It finally happened. The trade that everyone has been waiting for just went down, and that was the New York Rangers acquiring Rick Nash from the Columbus Blue Jackets in the first blockbuster of the off-season. There were many guesses as to whether or not it would take an overpayment to get him, but I held fast with Glen Sather saying it would either be a robbery, or he would not be acquired at all. The magician has just completed his latest trick, because the Rangers somehow managed to only send Brandon Dubinsky, Artem Anisimov, Tim Erixon, and a first round pick. The Rangers also received a third round pick and a defenseman back from Columbus. All told, the Rangers still have more than $13 million in cap space, with nearly a full roster, as the only two players awaiting to be re-signed are restricted free agents Anton Stralman and Michael Del Zotto. Glen Sather has put himself in a wonderful position here to acquire more, some believing that Shane Doan will be signed shortly. The Rangers are also expected to pursue a defenseman.
With the New York Rangers already pretty much set with depth on their bottom-six, adding Jeff Halpern would seem like a puzzling move, unless there was more to it than meets the eye, of course. By adding Asham and Pyatt last week, they were replacements for previously departed players, but with Halpern, it may be a move to replace someone who is still on the roster. The Rangers are heavily involved with the Columbus Blue Jackets for Rick Nash, and possibly the Anaheim Ducks for Bobby Ryan and Nashville Predators for Shea Weber. A deal for either of these players would most likely include, but is not limited to, Brandon Dubinsky, Artem Anisimov, or Brian Boyle. While Halpern is not as skilled as them, and is much older, it is still a solid pick-up for the fourth line.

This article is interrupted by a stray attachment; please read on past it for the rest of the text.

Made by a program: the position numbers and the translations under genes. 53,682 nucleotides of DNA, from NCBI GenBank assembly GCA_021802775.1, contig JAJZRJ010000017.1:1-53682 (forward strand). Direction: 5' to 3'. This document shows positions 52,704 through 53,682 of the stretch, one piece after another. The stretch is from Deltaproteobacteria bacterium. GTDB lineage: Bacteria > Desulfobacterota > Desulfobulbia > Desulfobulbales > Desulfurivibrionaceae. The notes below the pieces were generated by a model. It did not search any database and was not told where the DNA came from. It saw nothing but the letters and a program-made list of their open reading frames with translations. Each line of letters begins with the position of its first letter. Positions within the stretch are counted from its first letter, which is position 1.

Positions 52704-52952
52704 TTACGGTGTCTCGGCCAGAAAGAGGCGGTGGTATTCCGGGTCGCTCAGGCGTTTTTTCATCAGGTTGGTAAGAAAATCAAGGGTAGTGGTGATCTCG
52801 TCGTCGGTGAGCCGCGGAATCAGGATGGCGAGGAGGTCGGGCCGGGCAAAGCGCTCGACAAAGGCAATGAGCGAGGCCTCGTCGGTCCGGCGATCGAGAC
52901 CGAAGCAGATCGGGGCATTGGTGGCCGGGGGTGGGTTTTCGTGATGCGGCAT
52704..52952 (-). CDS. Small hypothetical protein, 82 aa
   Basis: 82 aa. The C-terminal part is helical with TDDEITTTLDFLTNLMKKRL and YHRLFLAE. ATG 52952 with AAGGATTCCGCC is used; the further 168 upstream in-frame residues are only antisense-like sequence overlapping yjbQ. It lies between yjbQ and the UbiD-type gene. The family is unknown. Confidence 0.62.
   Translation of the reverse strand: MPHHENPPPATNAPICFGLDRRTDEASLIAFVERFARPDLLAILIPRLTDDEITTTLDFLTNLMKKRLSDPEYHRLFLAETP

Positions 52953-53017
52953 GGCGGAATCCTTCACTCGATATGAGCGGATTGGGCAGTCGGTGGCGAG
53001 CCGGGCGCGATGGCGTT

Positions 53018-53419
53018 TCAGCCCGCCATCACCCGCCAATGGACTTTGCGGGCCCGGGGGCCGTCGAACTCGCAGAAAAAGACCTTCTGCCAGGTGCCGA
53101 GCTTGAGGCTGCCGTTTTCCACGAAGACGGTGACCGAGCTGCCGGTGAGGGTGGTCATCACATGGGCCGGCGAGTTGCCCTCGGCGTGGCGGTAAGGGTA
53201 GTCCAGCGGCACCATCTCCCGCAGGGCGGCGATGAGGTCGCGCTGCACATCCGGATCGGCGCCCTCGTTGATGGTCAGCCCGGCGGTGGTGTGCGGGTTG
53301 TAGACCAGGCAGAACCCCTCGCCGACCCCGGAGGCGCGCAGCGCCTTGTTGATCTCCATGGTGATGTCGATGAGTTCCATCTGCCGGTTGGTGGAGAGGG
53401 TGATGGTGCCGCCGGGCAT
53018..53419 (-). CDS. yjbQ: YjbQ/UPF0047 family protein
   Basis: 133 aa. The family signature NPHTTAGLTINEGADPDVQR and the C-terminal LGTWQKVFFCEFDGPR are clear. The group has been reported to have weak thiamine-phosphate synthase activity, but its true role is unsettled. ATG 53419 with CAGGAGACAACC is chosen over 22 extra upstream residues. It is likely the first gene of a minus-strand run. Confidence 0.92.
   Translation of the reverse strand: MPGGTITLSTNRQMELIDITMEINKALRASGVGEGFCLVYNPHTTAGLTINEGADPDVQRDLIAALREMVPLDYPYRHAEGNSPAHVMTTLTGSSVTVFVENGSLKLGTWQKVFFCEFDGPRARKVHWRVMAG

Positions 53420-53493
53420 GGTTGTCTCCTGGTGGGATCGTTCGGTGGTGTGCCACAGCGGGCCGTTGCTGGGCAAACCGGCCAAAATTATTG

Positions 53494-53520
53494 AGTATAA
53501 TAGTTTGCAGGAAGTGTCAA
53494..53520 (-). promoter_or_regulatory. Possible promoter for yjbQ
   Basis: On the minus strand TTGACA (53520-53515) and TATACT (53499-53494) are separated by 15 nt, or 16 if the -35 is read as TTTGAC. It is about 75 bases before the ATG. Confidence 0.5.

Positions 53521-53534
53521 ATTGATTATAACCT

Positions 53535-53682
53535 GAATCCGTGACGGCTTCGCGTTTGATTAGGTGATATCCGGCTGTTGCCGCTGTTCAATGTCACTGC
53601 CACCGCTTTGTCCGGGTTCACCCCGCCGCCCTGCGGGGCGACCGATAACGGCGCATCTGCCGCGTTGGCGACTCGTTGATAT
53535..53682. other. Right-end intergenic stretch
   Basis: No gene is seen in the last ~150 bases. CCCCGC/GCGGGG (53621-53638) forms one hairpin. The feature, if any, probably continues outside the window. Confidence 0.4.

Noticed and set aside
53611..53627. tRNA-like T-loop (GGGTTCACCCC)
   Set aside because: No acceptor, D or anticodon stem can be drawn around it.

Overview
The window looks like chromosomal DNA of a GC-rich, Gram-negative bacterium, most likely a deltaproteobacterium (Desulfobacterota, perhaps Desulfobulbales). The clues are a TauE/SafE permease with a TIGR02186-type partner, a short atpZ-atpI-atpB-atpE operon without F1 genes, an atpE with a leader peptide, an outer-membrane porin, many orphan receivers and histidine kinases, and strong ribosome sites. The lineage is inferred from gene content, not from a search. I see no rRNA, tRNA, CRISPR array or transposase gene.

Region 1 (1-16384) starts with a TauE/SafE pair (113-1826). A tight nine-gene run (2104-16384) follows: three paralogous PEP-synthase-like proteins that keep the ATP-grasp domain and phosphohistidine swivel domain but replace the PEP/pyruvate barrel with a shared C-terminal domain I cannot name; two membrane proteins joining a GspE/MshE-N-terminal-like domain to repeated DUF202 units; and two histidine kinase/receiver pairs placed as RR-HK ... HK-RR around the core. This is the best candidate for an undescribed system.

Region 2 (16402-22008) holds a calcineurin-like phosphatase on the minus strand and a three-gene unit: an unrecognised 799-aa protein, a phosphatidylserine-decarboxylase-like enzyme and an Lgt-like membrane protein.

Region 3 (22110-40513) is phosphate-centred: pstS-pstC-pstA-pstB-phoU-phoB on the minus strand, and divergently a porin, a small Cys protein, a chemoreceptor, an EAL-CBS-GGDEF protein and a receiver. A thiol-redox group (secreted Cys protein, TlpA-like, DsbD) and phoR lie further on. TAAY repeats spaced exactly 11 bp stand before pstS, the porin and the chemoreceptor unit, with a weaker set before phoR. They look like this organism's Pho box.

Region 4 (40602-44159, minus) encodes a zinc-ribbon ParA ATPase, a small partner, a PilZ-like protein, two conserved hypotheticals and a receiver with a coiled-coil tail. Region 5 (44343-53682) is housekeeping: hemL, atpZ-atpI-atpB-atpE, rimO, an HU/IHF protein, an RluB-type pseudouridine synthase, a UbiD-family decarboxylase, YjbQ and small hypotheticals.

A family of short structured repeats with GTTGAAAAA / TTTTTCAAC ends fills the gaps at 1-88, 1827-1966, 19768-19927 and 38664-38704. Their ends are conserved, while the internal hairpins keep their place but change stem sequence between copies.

This is going to be a two-part series, the second of which will feature some guest writers and their take on the surprising rise and disappointing fall of the New York Rangers in this 2011/2012 season.